There were also criticisms of the characters, although I’m pleased to see the universe isn’t entirely insane, and Harley Quinn has been almost universally praised (and Joker gets his props too). And I tend to agree – as I said, I would have been happy to see the lines and performances of two or three of those extras get folded into the big characters, and we could have proceeded nicely with a more manageable group. I feel like a traitor, but the Australian guy (Captain Boomerang), while funny, could have been dropped. He was weird in the Arrow TV series, and he was weird here. Give his lines to Deadshot and his moves to Katana, and call it good.
 Don’t even get me started on the DC TV shows. Arrow and The Flash seem to be completely written out of the continuity and they’re starting all over again from some arbitrary point somewhere around the first new Superman movie? At least Marvel are keeping all their movies and series more or less coherent and canonical. Okay, the less said about Spider-Man, the Fantastic Four, and the reconciliation of the X-Men and the Avengers the better … but they’re mostly keeping their shit together.
What else? Meh, nothing much. Most of the criticisms seemed completely unfounded and based more in “everyone’s ready to hate this movie or scream about how unfair all criticisms are, so let’s start that fire” than in actual critical analysis of the movie.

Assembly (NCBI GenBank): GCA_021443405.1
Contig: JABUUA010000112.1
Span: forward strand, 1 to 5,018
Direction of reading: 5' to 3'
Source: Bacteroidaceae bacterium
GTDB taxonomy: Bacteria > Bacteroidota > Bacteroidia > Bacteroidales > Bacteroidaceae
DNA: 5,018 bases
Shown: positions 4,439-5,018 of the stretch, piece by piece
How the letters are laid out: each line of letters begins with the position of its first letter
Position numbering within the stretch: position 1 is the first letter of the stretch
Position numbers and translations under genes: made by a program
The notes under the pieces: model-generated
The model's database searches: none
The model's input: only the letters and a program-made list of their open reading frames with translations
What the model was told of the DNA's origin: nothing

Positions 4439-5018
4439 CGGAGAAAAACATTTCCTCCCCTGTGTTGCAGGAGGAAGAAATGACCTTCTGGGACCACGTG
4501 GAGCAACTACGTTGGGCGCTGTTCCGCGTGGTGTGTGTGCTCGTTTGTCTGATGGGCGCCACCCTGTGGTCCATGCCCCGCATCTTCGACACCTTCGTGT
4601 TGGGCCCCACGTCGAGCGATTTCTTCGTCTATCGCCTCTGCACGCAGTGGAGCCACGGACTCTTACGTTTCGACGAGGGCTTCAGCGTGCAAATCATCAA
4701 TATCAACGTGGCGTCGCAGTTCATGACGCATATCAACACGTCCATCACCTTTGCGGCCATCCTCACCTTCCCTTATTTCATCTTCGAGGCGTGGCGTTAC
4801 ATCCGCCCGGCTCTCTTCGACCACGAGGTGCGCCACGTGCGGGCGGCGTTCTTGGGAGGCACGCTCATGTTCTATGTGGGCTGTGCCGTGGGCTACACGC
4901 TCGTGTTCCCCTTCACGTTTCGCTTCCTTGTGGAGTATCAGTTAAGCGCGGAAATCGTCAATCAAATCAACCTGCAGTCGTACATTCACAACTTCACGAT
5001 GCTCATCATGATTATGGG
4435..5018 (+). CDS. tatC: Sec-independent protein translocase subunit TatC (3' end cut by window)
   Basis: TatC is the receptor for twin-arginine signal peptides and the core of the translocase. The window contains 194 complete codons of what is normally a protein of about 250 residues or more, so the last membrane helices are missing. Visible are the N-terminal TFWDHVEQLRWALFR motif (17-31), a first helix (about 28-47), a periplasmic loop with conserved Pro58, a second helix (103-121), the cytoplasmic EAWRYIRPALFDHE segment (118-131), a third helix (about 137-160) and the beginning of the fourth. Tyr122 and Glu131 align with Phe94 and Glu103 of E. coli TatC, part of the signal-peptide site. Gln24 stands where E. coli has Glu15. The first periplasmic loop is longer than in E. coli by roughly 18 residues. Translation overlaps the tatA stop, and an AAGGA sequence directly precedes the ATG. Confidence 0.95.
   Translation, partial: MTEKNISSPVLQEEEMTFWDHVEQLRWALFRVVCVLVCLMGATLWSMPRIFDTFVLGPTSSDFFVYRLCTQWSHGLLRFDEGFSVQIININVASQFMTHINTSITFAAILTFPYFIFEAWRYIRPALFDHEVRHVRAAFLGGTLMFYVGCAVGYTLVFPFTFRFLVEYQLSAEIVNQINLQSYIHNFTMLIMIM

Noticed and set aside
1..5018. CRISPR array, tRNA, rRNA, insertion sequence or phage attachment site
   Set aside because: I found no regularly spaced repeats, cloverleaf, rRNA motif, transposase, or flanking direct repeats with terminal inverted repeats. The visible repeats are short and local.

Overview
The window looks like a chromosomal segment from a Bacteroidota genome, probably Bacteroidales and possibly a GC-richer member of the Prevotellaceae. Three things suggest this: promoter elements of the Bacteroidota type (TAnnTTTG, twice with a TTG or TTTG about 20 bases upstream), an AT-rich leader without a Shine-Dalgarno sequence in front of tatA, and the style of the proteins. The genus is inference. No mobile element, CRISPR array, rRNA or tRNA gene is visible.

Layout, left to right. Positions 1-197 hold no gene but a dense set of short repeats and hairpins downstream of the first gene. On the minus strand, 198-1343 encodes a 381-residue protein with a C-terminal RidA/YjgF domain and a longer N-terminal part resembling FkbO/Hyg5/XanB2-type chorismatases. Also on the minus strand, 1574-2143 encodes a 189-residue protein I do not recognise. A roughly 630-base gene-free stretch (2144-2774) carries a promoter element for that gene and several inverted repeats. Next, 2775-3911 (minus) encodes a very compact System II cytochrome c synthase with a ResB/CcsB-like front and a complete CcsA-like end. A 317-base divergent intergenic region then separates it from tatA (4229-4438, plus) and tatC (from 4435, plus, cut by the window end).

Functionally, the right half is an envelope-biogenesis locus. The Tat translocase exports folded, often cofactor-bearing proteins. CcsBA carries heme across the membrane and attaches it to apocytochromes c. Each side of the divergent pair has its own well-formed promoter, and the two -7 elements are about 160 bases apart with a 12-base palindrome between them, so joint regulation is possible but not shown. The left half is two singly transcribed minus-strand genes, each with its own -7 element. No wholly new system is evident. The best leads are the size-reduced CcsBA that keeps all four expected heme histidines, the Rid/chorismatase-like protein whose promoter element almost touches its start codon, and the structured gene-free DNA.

The Washington Post laughed at the name “June Moone”. Yeah well, comic book character names are dumb. Strap in and enjoy it.
One critic wondered why Robbie was putting on such a dumb accent to play Harley. Oh, what, you mean Harley Quinn’s accent? Fuck off and learn your material before putting your fingers to the keyboard.
And most of the rest was pre-empted by “if you’re a fanboy, you’ll love this movie”. Well, I don’t think I’m much of a DC fanboy, since Superman is pretty dull and I haven’t cared about Batman movies since Tim Burton stopped making them … but I still liked this.
Guess that means I’m a fanboy.
Why are movie critics still a thing that exist? Why haven’t they all been taken out behind a barn and shot? Or forced to work to be productive to society.
Excellent damn question.
Movie critics exist for people like me, who see about 4 movies a year in-theater, and don’t want to be super sad at the ones we happen to spend $100 on (I have a dinner theater with excellent beers…what?!)
Damn, this was a thorough review! Just how many times DID you watch this movie? XD
Just the twice.
Then Mr. Brkn must be brknhearted! XD